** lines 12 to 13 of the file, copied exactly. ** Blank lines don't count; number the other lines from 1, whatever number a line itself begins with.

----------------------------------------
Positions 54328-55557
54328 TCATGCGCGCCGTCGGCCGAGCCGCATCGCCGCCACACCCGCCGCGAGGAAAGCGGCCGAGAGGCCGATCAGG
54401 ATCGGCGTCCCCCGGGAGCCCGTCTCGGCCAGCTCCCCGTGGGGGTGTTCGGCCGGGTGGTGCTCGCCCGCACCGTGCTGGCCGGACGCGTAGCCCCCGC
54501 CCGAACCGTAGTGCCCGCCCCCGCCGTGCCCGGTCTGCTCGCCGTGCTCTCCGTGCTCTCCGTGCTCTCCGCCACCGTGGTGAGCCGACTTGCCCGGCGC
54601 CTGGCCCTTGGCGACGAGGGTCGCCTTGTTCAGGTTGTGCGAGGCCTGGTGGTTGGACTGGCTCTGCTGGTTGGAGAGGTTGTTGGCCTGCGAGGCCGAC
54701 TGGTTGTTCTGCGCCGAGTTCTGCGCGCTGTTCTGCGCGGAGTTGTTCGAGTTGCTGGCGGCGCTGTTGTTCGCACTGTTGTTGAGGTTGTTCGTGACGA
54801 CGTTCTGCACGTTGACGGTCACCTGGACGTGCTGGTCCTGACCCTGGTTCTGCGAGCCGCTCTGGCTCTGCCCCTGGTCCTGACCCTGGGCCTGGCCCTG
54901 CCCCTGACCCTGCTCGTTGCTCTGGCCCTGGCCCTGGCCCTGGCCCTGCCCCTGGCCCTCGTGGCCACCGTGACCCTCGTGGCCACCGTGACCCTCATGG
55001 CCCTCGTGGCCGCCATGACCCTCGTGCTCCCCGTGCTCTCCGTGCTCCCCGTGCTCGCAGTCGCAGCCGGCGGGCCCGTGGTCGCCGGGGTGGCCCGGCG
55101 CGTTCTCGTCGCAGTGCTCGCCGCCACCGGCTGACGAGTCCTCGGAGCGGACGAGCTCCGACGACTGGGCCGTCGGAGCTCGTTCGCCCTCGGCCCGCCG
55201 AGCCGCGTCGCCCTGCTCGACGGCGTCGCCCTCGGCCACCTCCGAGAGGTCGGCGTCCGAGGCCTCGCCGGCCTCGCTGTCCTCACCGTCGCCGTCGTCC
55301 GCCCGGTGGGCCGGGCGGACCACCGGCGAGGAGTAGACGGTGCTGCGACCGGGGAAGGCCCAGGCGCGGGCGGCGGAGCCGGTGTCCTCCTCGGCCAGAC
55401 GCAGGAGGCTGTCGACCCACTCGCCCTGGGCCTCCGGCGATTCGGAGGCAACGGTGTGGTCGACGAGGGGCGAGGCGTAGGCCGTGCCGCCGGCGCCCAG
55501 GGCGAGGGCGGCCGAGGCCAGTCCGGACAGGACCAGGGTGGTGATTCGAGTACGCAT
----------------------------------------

55301 GCCCGGTGGGCCGGGCGGACCACCGGCGAGGAGTAGACGGTGCTGCGACCGGGGAAGGCCCAGGCGCGGGCGGCGGAGCCGGTGTCCTCCTCGGCCAGAC
55401 GCAGGAGGCTGTCGACCCACTCGCCCTGGGCCTCCGGCGATTCGGAGGCAACGGTGTGGTCGACGAGGGGCGAGGCGTAGGCCGTGCCGCCGGCGCCCAG